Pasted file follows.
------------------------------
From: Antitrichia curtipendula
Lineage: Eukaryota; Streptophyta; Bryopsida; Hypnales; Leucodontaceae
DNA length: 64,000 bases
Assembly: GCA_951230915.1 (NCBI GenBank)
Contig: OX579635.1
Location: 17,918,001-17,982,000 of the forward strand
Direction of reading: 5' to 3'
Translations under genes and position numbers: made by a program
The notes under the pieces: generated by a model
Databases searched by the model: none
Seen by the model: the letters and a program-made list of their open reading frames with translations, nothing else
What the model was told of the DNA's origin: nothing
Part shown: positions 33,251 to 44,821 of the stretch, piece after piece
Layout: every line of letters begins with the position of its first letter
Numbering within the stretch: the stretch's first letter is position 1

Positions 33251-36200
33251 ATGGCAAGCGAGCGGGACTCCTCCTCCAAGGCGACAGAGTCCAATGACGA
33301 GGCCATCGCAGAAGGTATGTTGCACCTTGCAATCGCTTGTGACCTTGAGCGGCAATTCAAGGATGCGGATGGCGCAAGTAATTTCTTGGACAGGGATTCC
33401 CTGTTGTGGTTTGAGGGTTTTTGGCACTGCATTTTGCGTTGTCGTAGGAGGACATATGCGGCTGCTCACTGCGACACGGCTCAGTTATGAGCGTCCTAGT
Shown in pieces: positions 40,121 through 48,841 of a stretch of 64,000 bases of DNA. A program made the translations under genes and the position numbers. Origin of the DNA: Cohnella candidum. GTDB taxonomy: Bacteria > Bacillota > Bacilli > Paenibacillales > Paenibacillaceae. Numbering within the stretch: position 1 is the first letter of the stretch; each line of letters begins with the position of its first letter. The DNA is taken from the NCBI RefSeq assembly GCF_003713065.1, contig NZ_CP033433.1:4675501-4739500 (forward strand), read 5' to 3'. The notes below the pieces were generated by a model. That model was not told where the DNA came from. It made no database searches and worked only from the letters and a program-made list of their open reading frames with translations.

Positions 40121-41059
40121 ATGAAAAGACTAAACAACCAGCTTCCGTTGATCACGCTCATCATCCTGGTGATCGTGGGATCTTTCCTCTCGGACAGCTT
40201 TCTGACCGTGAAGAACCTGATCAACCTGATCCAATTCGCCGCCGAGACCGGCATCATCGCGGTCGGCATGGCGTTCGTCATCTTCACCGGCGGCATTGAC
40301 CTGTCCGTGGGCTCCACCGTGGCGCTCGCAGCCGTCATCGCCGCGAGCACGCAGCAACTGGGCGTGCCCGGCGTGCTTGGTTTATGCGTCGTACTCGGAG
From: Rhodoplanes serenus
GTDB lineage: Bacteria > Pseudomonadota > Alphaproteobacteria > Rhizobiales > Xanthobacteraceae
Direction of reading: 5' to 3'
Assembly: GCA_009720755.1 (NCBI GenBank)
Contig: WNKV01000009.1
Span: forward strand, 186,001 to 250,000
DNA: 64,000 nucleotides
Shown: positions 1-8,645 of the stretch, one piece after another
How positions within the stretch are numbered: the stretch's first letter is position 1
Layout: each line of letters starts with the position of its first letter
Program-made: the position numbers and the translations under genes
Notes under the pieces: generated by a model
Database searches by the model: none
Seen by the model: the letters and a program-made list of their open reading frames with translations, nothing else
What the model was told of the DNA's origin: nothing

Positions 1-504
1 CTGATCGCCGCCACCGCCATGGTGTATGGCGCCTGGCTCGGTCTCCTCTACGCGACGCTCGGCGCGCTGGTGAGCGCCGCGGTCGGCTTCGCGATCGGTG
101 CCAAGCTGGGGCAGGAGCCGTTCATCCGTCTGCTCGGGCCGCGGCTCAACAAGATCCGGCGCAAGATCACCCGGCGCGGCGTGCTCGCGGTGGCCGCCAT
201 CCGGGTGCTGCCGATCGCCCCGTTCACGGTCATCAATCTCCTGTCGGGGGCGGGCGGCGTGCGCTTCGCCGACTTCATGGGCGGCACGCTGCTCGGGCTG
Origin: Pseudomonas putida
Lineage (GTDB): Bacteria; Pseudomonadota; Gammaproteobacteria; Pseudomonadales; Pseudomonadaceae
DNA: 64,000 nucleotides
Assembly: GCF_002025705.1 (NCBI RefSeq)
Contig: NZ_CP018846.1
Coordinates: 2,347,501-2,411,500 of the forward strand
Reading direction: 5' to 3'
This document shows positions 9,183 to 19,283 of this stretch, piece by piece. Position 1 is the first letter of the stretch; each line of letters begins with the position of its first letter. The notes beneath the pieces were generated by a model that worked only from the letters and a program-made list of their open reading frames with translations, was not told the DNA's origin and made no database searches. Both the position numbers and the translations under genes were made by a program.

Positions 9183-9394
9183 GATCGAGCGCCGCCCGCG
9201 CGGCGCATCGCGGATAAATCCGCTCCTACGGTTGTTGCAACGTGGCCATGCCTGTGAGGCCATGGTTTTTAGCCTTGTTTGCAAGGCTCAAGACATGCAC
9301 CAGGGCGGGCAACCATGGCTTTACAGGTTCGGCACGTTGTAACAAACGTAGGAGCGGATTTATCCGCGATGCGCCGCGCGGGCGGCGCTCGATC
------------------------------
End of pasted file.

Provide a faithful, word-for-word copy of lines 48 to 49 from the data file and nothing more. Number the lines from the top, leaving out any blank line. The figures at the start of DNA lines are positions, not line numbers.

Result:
Contig: NZ_CP018846.1
Coordinates: 2,347,501-2,411,500 of the forward strand